A staple while in college was the “house book.” The book was your basic journal, the kind that can be purchased for a nominal price at any chain bookstore, and wherein we residents and guests could jot various observations. Not every house or apartment possessed one, this was college not some hippie commune, but the most populous locale, i.e. the one with the most party space and okay probably available drugs, was the locale of the tome. I came into possession of one, a purple velvet-covered journal, when my roommates and I moved into the pink house with maroon shag carpet, off of a dirt road, down the street from the cow pasture, where the local teens would forage shrooms and once sold us a batch of tea for a reasonable price. Before the purple book, fun to pet when on Ecstasy someone I think noted, our groupthink was collected in “the Mushroom Book” — which, naturally, was a bound journal with various fungi on the front.
The house book was the understood repository of random quotes, ideas or mind tangents, funny sayings or odd cartoon scribblings, the existential worries and “deep” thoughts and sincere bursts of emotion that burble up in the fecund minds of matriculating liberal arts majors with a penchant for pop culture and a taste for recreational drugs. We were not some sort of collegiate Algonquin Round Table, trading highly rehearsed barbs and bits of witticism. Usually we were too high or drunk or indifferent. But the book was useful as a catch-all for random thoughts or feeeeelings, or if someone dropped a needle-scratch/head-tilt/say-wha? quote in the middle of conversation. For example, K.T.: “I only take as much weed with me as I can eat.” Moments like that, then, the book was fished from the couch cushions or from the counter top for someone to write the line down. Or at parties, someone would scribble an observation or vent a grudge, the pen-and-ink of version of one of those reality show video confessional booths. Otherwise, the moment would be forgotten, tossed out like so many over-full ashtrays and empty beer bottles the next day, as stagnant as bongwater. (The velvet book, for a time, also became the repository for chicken recipes and wine ratings. It was versatile in its function.) (Speaking of tossing things out, there was a week when it had been so long that anyone had done dishes, we contemplated chucking the food-encrusted lot piling up in the sink and going to Wal-Mart to replace them, but sanity prevailed.)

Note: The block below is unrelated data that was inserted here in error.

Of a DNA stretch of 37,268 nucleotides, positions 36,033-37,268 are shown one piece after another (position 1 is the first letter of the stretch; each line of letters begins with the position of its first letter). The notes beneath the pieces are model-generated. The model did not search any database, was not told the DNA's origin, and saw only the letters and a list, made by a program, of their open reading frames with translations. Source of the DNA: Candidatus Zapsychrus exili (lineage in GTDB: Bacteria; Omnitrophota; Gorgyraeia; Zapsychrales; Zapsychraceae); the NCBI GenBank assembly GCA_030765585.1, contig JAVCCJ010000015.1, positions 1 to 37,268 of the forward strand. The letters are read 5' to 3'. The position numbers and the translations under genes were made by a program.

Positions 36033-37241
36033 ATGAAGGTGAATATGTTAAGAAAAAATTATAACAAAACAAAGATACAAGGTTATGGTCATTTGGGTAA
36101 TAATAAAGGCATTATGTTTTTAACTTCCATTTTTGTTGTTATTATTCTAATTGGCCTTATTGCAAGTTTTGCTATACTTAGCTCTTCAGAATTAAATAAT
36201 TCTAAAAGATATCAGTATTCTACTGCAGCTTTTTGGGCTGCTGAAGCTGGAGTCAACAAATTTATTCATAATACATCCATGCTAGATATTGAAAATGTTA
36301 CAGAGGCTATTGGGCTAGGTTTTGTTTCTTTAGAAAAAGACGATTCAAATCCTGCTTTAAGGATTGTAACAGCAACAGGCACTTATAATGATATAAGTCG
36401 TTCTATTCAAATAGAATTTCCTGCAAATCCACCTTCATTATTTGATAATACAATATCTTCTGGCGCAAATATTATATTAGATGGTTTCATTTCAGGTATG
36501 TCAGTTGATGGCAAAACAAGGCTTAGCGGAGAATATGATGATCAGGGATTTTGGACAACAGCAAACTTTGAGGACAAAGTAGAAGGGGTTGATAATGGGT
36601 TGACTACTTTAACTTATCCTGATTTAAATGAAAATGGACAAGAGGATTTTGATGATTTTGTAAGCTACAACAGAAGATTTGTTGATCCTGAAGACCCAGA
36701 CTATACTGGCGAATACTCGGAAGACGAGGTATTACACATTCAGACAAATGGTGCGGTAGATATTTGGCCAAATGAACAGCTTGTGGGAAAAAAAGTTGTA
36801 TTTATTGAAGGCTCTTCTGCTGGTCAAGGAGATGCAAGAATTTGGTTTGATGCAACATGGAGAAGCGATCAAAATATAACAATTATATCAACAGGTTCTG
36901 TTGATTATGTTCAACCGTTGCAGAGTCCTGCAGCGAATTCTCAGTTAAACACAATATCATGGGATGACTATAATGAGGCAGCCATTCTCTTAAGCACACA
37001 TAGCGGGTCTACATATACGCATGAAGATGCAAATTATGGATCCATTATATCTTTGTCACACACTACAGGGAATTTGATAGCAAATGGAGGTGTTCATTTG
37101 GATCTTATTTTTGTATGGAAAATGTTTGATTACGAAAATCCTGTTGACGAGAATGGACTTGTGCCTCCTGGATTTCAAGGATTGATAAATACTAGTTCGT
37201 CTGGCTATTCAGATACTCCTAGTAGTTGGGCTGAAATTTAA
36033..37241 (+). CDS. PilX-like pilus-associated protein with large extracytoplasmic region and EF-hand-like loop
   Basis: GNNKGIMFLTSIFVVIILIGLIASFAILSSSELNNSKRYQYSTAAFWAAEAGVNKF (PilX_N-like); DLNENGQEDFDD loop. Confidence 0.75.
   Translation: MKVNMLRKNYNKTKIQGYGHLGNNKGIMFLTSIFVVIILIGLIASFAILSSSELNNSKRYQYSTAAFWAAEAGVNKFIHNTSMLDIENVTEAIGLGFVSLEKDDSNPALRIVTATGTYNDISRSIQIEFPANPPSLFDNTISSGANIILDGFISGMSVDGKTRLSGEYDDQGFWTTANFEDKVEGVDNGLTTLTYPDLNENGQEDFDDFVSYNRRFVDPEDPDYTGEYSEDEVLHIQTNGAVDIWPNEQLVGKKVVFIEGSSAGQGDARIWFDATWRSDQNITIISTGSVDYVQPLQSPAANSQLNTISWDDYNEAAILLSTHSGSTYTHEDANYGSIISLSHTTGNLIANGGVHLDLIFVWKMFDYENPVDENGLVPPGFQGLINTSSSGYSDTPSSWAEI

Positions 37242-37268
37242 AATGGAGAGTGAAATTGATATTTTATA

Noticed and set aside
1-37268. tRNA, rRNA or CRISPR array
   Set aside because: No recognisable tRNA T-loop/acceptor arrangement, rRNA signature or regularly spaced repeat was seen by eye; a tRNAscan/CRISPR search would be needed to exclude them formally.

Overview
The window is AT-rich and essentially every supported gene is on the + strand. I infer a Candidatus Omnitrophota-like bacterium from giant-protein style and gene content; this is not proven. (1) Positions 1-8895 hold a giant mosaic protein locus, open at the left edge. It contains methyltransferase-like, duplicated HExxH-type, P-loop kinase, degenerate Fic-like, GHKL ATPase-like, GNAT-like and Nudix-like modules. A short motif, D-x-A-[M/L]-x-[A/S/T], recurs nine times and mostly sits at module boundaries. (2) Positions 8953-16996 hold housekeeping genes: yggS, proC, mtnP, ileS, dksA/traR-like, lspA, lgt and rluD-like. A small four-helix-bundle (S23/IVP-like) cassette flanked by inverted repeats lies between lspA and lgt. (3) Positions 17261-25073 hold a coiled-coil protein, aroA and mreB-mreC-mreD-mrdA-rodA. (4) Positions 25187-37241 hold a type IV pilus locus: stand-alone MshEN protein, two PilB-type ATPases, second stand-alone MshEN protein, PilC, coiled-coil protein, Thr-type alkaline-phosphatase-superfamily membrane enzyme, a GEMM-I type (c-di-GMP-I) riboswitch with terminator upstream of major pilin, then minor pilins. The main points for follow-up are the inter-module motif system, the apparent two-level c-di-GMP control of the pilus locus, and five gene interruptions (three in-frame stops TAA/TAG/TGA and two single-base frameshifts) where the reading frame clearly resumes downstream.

Keep in mind, this is before the age of Facebook, when else we would be status-updating or twittering or the like on our laptops, but this was a veritable dark age. And though we took pictures, they were not digital ones, instantly uploaded online to validate the fact that we were at the party we knew we were at. Is it real or is it Memorex? Still! The impulse, really, is the same: to remember a moment in time that was “fun” or “cool” or angst-inducing or whatnot, and then to place it in a forum for public consumption. In this moment in time, it just happened to be in a book.
And flipping through the book again recently, I’m not necessarily struck by one item over another, no lost “million dollar idea” or philosophical “game-changer,” the quotes and doodles sometimes as cringe-worthy as an old high school journal. But they make me smile. What value, then? I suppose the value that one adds to a previously blank page, what was once empty is not? Something instead of nothing, however inane or innocent-seeming or wrong-headed or touching through the lens of time. Or just that I was there, we were there, like carving initials in a heart on an oak tree in the park. Either way.